In the inventive method for producing blind holes 5 in a synthetic layer 2 of a laminated structure, a starting laminated structure which has, for example, a copper layer 1, synthetic or plastic insulating layer 2 and copper layer 3 is provided as the starting material. At the locations which are to have the blind holes for throughplating, the upper copper layer 1 is eroded in accordance with traditional photoetching technology to form aperture 6 for each location. The remaining copper of layer 1 around the aperture 6 will serve as a mask to the laser radiation 4. At each of the etched locations, which have the aperture 6, a laser radiation 4 from an excimer laser is directed and the exposed material of the synthetic layer 2 is eroded per laser pulse. A plurality of laser pulses are thus needed to reliably produce a penetrating bore. In contrast to known single-shot methods of utilizing focused lasers, in the technical execution according to the present invention, the entire circuit board is scanned or swept with the laser beam which may have an area of about 0.5 cm×1 cm. The synthetic material is removed only where the apertures in the metal layer are present. This scanning can be accomplished by relative movement between the beam of radiation 4 and structure to provide an offset from track-to-track. Given a suitable selection of the feed rate of a substrate which is formed by the laminated structure and of the repetition rate of the laser, every point of the substrate will receive a specific plurality of laser pulses so that the potential inhomogeneities of the laser beam are averaged out. Exact positioning of the substrate resp. the laser beam is not necessary. In practice, a KrF excimer laser has a wavelength of approximately 248 nm and is focussed to an energy density of about 750 mJ/cm2. With such a laser, material erosion will stop at the bottom copper layer 3 so that the blind holes 5 will have a high reliability.
The arrangement of the invention is not limited to cylindrical blind holes. On the contrary, any desired structure can be produced with the present invention. By varying the angle of incidence of the laser radiation 4 to a normal of the surface of layer 1, it is even possible to produce a slanted hole wall by a blind hole which has an axis at an angle to the surface normal for the metal layers 1 and 3.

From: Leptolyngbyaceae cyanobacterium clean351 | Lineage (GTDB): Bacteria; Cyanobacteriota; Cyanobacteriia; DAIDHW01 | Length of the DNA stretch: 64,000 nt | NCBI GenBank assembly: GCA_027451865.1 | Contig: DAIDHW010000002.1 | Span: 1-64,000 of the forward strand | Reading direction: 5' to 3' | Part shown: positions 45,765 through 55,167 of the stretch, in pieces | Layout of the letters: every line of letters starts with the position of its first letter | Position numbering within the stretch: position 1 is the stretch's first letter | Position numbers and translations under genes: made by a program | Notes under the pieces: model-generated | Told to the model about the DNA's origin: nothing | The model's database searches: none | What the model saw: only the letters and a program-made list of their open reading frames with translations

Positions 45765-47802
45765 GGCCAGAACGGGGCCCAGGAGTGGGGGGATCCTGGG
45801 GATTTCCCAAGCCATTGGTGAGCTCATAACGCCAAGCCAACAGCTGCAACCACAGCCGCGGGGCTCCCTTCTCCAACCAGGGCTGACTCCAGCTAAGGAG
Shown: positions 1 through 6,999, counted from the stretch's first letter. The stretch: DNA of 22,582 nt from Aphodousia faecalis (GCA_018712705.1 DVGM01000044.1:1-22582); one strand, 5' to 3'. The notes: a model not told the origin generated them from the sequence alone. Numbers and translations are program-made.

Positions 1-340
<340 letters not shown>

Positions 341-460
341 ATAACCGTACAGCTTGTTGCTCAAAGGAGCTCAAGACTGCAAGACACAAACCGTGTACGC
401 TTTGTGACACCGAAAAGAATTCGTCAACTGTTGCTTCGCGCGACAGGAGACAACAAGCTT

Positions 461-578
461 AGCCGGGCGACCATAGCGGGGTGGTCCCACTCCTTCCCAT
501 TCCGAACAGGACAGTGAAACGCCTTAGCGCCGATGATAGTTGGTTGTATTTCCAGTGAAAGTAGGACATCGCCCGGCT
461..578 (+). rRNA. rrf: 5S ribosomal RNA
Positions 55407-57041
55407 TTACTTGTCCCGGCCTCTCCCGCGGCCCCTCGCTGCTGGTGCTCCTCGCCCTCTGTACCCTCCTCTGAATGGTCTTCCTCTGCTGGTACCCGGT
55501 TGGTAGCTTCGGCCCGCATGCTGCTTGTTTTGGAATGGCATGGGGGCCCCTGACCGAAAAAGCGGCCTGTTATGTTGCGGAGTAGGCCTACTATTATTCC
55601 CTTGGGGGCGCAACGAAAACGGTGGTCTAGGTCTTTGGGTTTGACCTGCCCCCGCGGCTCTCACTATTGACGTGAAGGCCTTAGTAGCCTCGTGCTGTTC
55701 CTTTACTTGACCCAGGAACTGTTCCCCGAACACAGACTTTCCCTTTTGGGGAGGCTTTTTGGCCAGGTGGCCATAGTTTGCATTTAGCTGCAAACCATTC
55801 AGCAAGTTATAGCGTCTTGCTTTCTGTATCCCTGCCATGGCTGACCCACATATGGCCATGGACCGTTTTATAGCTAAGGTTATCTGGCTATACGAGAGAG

It should be noted that after forming the blind hole 5 it will be filled with a conductive material by either electroplating or vapor-depositing a metal into the hole to form the connection between layers 1 and 3. It is also noted that if the plurality of different holes are provided and if the radiation 5 is conducted over the entire surface of the laminated structure, the plurality of blind holes having various cross-sectional configurations can be formed.
Although various minor modifications may be suggested by those versed in the art, it should be understood that I wish to embody within the scope of the patent granted hereon, all such modifications as reasonably and properly come within the scope of my contribution to the art.
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|US4030190 *||Mar 30, 1976||Jun 21, 1977||International Business Machines Corporation||Method for forming a multilayer printed circuit board|
|US4328410 *||Aug 24, 1978||May 4, 1982||Slivinsky Sandra H||Laser skiving system|
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|2||*||R. Srinvisan et al, FAR UV Photoetching of Organic Material , Laser Focus, May 1983, pp. 62 66.|
|Citing Patent||Filing date||Publication date||Applicant||Title|
|US4877480 *||Jun 6, 1988||Oct 31, 1989||Digital Equipment Corporation||Lithographic technique using laser for fabrication of electronic components and the like|
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|US4985985 *||Jul 1, 1987||Jan 22, 1991||Digital Equipment Corporation||Solenoidal thin film read/write head for computer mass storage device and method of making same|
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|US5536579 *||Jun 2, 1994||Jul 16, 1996||International Business Machines Corporation||Design of high density structures with laser etch stop|
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|EP1659841A2 *||Jul 7, 1999||May 24, 2006||Ibiden Co., Ltd.||Printed circuit board|
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|International Classification||H05K3/46, B23K26/00, B23K26/38, H05K3/00|
|Cooperative Classification||H05K3/4652, H05K2203/0554, H05K3/0035, H05K2201/09509, B23K26/385|
|European Classification||B23K26/38B4, H05K3/00K3L4B|
|May 17, 1985||AS||Assignment|
Owner name: SIEMENS AKTIENGESELLSCHAFT, BERLIN AND MUNICH, A C
Free format text: ASSIGNMENT OF ASSIGNORS INTEREST.;ASSIGNOR:BACHMANN, FRIEDRICH;REEL/FRAME:004409/0126
Effective date: 19850426
|Aug 2, 1990||FPAY||Fee payment|
Year of fee payment: 4
|Oct 11, 1991||AS||Assignment|
Owner name: SIEMENS NIXDORF INFORMATIONSSYSTEME AG, GERMANY
Free format text: ASSIGNMENT OF ASSIGNORS INTEREST.;ASSIGNOR:SIEMENS AKTIENGESELLSCHAFT A GERMAN CORP.;REEL/FRAME:005869/0374
Effective date: 19910916
|Sep 27, 1994||REMI||Maintenance fee reminder mailed|
|Feb 19, 1995||LAPS||Lapse for failure to pay maintenance fees|
|May 2, 1995||FP||Expired due to failure to pay maintenance fee|
Effective date: 19950222